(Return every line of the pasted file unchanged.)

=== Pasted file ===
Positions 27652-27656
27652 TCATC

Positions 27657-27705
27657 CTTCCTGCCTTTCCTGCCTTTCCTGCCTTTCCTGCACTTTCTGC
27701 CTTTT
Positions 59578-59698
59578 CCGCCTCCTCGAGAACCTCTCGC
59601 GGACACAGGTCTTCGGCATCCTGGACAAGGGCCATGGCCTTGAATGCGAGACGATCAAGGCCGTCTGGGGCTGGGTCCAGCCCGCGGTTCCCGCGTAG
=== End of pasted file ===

Positions 27652-27656
27652 TCATC

Positions 27657-27705
27657 CTTCCTGCCTTTCCTGCCTTTCCTGCCTTTCCTGCACTTTCTGC
27701 CTTTT
Positions 59578-59698
59578 CCGCCTCCTCGAGAACCTCTCGC
59601 GGACACAGGTCTTCGGCATCCTGGACAAGGGCCATGGCCTTGAATGCGAGACGATCAAGGCCGTCTGGGGCTGGGTCCAGCCCGCGGTTCCCGCGTAG